Pet-free homes linked to increased rates of potentially deadly disease

About one in 12 people have asthma. And those numbers are increasing every year.

Although mainstream medicine doesn’t have much of a handle on what causes the condition, they’ll still tell you to avoid common triggers — including exposure to pets.

But it turns out — that advice may actually be contributing to the problem.

In fact, according to a new study published in JAMA Pediatrics, exposure to pets and even farm animals during early childhood may actually help prevent the development of this common condition.

Swedes recognize value of farms and animal exposure

For this new study, researchers looked at data for all the children born in Sweden between January 1, 2001 and December 31, 2010. Overall, the study involved more than 1 million children.

Specifically, the researchers tracked information about:

  • Early exposure to dogs in the home
  • Early expose to farm animals
  • Asthmatic events

It turns out, babies exposed to dogs in the home during their first year of life had a 13 percent lower risk of developing asthma later in life. Plus, babies exposed to farm animals during their first year had a whopping 50 percent lower risk of developing asthma later in life.

These results seem to support the “hygiene hypothesis,” which posits that early exposure to a variety of microorganisms may decrease the long-term risks of chronic inflammatory diseases, including asthma.

In addition, it probably helps explain why more children today develop asthma during childhood, as far fewer families live on farms.

In my view, these JAMA findings also relate to another important point I talked about recently…

Importance of exposure to dirt and germs in Nature

Last Friday, I talked about the importance of children getting regular exposure to the germs, bacteria, and organisms the in soil.

Specifically, studies show that spending time in Nature and getting dirty helps the developing immune system in young children. It also plays a part in building the microbiome — which is made up of billions and billions of healthy, probiotic bacteria on the skin and in the GI tract.

In fact, studies now suggest that young children who aren’t exposed to natural germs, bacteria, and organisms found in Nature run a greater risk of developing leukemia and other immune-related illnesses.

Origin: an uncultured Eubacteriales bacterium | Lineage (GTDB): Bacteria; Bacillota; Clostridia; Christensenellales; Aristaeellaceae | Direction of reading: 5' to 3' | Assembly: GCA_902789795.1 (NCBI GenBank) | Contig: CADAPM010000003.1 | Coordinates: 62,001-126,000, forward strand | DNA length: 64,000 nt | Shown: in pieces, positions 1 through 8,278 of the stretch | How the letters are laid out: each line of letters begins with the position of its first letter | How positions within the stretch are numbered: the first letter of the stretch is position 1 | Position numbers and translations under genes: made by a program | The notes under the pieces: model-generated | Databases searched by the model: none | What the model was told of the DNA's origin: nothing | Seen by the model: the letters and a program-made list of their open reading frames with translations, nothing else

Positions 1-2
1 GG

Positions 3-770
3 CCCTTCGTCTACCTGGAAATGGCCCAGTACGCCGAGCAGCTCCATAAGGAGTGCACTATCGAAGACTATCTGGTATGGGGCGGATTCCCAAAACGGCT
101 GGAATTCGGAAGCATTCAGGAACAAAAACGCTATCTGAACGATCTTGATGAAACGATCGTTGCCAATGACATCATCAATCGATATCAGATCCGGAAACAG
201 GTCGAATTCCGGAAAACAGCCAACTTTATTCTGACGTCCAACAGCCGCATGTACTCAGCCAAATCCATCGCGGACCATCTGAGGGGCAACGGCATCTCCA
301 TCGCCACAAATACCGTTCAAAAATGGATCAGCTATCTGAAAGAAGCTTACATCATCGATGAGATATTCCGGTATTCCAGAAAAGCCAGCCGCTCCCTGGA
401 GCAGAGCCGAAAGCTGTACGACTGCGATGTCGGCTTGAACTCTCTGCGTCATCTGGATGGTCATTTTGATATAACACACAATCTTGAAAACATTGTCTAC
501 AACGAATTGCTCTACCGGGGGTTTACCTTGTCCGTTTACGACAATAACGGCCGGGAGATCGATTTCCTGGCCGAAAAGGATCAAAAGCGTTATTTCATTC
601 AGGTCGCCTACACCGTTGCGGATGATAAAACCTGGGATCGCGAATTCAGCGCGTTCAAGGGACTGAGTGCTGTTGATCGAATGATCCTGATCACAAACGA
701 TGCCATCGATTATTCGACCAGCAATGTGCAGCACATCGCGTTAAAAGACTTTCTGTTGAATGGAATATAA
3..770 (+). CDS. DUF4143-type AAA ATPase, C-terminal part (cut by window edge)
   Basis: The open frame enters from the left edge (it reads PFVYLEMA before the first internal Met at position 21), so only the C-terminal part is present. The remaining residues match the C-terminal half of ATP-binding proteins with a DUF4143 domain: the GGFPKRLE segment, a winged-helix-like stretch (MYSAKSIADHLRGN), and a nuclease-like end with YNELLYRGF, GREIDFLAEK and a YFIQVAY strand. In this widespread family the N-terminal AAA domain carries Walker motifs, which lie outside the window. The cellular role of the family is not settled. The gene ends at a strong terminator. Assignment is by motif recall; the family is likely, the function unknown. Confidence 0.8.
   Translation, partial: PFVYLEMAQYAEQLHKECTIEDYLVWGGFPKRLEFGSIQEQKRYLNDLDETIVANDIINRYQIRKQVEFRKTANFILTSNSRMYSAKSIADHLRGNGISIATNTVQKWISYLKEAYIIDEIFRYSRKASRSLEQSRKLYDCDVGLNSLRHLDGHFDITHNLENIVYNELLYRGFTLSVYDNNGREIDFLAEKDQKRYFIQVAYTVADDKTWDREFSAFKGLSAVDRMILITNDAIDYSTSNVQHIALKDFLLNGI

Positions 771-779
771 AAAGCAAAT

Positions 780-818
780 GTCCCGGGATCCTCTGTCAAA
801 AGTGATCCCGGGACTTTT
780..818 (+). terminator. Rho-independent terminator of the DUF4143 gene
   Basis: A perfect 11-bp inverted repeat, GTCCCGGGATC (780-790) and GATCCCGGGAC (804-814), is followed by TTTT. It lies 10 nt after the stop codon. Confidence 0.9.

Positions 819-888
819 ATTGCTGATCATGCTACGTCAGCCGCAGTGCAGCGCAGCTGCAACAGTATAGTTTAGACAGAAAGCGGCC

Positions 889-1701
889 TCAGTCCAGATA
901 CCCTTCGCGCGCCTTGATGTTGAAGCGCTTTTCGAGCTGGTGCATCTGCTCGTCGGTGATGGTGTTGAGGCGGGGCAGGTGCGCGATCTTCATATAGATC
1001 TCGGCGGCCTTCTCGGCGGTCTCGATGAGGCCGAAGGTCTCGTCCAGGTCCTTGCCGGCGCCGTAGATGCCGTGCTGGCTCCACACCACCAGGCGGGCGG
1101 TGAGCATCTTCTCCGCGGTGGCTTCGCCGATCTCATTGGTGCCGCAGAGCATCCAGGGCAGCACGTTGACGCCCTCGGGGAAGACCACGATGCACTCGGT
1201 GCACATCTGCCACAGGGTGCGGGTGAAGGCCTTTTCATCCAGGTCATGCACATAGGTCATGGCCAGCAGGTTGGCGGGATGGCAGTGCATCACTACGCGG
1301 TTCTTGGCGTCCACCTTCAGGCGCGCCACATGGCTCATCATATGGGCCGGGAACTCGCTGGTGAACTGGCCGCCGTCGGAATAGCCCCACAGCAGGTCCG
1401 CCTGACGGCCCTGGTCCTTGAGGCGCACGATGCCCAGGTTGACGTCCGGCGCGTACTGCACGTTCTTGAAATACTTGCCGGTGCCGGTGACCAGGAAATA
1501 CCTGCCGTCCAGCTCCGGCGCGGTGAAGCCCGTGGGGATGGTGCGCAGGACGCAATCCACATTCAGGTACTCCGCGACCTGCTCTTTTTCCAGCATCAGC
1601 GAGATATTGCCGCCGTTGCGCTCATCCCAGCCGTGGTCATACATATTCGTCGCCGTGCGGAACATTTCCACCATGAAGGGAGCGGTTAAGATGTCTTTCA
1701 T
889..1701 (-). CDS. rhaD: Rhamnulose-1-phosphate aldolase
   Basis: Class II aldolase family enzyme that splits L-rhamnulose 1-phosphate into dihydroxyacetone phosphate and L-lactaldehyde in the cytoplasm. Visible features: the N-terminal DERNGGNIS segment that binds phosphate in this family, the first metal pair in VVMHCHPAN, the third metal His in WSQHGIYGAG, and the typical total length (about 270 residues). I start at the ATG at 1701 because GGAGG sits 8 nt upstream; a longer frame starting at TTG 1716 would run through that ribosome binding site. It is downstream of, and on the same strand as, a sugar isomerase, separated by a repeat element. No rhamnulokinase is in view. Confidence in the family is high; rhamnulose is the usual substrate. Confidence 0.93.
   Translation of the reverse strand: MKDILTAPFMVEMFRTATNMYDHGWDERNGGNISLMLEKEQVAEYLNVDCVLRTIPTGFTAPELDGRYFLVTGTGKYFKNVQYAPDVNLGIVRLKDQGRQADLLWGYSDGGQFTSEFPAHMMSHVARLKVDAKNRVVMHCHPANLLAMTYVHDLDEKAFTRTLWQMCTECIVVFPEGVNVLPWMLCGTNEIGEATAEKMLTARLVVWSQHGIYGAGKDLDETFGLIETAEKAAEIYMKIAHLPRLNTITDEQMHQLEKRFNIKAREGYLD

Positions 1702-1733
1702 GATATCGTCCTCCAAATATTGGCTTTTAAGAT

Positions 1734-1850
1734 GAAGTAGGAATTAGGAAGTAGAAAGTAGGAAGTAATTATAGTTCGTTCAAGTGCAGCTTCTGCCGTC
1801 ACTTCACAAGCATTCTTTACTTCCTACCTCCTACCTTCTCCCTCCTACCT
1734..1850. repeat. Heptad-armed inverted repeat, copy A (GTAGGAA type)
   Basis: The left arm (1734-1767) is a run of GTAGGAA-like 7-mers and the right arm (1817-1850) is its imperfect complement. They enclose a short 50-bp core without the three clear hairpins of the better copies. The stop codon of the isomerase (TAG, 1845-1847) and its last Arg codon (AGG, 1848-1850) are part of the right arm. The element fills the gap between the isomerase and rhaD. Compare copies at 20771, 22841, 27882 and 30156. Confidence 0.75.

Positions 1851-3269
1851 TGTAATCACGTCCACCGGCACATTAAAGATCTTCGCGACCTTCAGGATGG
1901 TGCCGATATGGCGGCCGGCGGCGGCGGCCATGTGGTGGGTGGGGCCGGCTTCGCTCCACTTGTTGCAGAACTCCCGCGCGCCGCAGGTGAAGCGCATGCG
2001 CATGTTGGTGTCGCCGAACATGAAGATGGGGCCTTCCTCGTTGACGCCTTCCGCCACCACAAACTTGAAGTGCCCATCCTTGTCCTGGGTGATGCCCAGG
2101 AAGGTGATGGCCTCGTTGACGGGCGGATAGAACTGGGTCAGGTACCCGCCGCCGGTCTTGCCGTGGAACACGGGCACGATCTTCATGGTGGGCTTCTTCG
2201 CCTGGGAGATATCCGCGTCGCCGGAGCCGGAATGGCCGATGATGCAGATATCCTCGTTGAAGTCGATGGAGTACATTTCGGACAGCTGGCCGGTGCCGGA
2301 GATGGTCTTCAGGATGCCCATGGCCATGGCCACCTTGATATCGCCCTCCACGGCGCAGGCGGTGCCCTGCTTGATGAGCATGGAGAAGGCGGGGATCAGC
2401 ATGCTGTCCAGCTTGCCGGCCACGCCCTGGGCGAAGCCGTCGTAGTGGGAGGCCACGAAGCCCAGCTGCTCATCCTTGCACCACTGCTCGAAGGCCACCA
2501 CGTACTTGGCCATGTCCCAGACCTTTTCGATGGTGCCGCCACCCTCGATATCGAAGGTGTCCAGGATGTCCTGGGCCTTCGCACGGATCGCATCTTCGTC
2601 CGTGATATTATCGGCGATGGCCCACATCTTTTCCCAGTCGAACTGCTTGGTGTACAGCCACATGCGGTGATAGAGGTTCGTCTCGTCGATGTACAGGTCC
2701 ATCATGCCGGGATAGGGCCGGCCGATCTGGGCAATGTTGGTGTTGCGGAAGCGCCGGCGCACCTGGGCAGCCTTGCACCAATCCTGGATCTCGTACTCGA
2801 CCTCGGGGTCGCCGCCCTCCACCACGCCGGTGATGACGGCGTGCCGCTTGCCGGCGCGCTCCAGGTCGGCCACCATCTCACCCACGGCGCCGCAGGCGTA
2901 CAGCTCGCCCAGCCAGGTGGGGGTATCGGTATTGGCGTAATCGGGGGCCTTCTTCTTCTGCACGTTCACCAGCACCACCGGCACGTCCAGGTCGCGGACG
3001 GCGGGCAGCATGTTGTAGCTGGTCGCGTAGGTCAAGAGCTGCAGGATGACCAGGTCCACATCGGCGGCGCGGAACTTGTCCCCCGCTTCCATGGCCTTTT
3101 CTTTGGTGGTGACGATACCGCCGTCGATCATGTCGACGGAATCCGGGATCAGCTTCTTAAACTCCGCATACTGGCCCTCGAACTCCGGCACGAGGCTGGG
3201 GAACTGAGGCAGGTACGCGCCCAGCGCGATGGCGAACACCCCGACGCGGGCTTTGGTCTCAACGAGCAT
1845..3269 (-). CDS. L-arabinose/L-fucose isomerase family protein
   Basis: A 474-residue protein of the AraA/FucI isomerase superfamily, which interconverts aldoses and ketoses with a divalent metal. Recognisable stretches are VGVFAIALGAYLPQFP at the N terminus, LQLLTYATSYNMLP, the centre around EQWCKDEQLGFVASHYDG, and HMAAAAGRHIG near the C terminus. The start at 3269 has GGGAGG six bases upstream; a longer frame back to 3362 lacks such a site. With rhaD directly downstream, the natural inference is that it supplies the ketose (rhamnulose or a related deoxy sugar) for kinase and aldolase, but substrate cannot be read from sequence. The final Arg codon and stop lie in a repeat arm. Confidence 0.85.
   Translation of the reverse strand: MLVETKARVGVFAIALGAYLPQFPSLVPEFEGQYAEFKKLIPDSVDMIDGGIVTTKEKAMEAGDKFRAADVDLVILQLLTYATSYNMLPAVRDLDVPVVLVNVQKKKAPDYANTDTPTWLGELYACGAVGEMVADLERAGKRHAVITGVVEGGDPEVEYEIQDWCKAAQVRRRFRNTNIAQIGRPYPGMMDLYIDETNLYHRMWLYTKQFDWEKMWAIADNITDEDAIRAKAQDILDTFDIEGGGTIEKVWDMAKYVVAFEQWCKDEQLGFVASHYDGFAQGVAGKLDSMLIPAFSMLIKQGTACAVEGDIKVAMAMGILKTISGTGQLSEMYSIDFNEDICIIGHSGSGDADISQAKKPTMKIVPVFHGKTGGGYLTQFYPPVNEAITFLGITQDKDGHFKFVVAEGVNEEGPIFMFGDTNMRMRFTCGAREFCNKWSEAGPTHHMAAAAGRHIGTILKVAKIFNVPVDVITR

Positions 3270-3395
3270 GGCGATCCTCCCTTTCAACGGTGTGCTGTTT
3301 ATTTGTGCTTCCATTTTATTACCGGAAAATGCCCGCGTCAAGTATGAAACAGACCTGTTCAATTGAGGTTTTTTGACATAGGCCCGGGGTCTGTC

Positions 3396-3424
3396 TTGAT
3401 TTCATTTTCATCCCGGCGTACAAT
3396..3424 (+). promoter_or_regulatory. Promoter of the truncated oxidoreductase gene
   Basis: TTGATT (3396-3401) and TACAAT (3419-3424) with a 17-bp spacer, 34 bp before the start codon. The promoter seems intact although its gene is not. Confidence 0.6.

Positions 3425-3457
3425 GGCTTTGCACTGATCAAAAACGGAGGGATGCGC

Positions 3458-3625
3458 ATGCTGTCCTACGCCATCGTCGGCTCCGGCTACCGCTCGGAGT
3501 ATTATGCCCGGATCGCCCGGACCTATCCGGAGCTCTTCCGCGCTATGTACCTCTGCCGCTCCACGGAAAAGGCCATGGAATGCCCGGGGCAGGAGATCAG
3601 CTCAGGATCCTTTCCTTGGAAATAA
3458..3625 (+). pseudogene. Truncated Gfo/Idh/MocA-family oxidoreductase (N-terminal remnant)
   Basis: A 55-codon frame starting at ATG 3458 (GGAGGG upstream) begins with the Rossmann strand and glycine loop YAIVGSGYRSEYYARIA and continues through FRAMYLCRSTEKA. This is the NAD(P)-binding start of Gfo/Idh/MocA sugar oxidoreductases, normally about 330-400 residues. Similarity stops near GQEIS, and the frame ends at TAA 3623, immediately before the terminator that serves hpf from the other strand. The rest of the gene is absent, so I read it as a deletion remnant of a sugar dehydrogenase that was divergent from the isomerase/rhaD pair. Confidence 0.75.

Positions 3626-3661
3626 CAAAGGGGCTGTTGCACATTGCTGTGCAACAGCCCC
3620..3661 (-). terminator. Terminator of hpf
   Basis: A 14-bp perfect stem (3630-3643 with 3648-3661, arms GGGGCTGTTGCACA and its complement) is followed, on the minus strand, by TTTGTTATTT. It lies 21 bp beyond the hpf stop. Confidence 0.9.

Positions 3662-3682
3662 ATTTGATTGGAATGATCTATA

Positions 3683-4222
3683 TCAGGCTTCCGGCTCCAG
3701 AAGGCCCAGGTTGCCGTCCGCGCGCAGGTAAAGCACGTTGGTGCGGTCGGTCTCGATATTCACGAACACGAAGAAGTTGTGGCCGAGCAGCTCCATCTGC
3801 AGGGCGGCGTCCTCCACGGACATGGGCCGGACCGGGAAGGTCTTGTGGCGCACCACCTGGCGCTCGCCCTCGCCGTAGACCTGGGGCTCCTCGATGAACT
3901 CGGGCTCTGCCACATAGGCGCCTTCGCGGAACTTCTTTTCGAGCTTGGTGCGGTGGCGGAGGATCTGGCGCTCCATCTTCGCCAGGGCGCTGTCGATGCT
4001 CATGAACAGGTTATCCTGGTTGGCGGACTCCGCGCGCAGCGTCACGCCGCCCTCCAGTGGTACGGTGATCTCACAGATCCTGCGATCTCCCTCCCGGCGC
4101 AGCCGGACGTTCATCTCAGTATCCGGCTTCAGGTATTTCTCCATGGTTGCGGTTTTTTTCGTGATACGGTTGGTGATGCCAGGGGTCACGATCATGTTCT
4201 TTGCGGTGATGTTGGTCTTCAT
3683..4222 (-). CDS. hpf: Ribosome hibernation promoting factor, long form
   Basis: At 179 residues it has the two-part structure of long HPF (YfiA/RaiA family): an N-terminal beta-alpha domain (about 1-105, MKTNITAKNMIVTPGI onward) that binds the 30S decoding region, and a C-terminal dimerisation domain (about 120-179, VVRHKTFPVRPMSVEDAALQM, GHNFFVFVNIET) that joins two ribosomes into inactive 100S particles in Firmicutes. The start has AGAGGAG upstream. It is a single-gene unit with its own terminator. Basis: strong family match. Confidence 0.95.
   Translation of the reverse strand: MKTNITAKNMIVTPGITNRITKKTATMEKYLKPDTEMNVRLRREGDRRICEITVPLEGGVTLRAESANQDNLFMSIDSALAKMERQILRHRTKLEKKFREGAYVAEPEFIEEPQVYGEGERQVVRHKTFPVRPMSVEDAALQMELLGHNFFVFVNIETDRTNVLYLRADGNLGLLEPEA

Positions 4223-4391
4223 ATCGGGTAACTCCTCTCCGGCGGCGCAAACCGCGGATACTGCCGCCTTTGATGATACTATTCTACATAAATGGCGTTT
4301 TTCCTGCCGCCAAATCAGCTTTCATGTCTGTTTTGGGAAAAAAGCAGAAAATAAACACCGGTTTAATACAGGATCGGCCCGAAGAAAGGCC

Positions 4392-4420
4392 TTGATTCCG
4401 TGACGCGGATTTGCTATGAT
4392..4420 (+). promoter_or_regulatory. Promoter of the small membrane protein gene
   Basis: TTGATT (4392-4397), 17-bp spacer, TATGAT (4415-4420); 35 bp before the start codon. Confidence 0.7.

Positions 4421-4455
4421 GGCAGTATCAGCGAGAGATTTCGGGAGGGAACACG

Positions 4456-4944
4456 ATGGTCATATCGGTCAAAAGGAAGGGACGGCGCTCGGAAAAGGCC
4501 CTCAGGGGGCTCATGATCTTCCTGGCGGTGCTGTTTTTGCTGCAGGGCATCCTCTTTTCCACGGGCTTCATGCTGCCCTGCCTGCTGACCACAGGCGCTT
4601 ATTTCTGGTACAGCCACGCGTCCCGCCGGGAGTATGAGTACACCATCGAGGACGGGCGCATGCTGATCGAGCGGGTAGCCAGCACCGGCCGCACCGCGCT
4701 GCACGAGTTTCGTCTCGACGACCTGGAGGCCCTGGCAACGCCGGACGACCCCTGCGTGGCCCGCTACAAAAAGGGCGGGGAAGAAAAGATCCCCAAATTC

In addition, breastfeeding for the first four to six months of life also strengthens the immune system and helps prevent respiratory infections, which also commonly trigger asthma.

Plus, as I’ve reported before, keeping a pet in the house has many other health benefits…

Happy pet, healthy home

As you may recall, I recommended adopting a pet as part of my top 10, sensible health resolutions for 2019. That’s because observational studies show that having a pet is one of the very best things you can do to improve your longevity.

Specifically, it helps you stay active and agile as you get older.

Plus, pets can boost your mental health. And through their affection and companionship, pets help reduce stress, which improves blood pressure and heart health.

Pet therapy can also help people with mental and physical disabilities, including the late President George H.W. Bush (1924-2018), who suffered from Parkinson’s disease later in life. As you may recall, President Bush had a beloved service dog named Sully. Of course, Bush also helped legitimize the role of pet therapy by signing the Americans with Disabilities Act (ADA) into law.

I would also like to take this opportunity to recognize Maximus, our faithful canine companion of 10 years, who we lost last summer…

Mr. Maximus brought us great joy

Maximus was a Great Dane of the “blue breed,” who my daughter rescued in 2009 from a military couple. The husband was killed in Afghanistan and his pregnant wife couldn’t handle her little Great Dane puppy, so Maximus came to us.

He grew into such a dignified and noble dog, we eventually came to call him “Mr. Maximus.”

Mr. Maximus remained healthy until November 2017, when he was diagnosed with osteosarcoma (bone cancer) of the upper foreleg. He then started infusions with bisphosphonate drugs, which helped — for a while — to block the osteosarcoma cells from destroying his normal bone.

When taken by older women to combat osteoporosis, these same drugs can cause major problems. Specifically, they block osteoclasts, which break down old bone. But when a woman takes a bisphosphonate drug like Fosamax®, it just leads to building new bone on top of a weak, rotten foundation. Which is a bad prescription for anyone…

With all due respect to our canine companions, this drug should only be given to dogs, not to people. And with his monthly infusions, Maximus stayed in good shape, until the final few weeks of the summer last year.

Mr. Maximus, 2009 – 2018

I highly recommend adding a new four-legged companion to the household for both your health and happiness in 2019 and beyond.


“Exposure to Pets Can Help Prevent Asthma,” Newsmax ( 11/16/2018

“Early Exposure to Dogs and Farm Animals and the Risk of Childhood Asthma,” JAMA Pediatr. 2015;169(11):e153219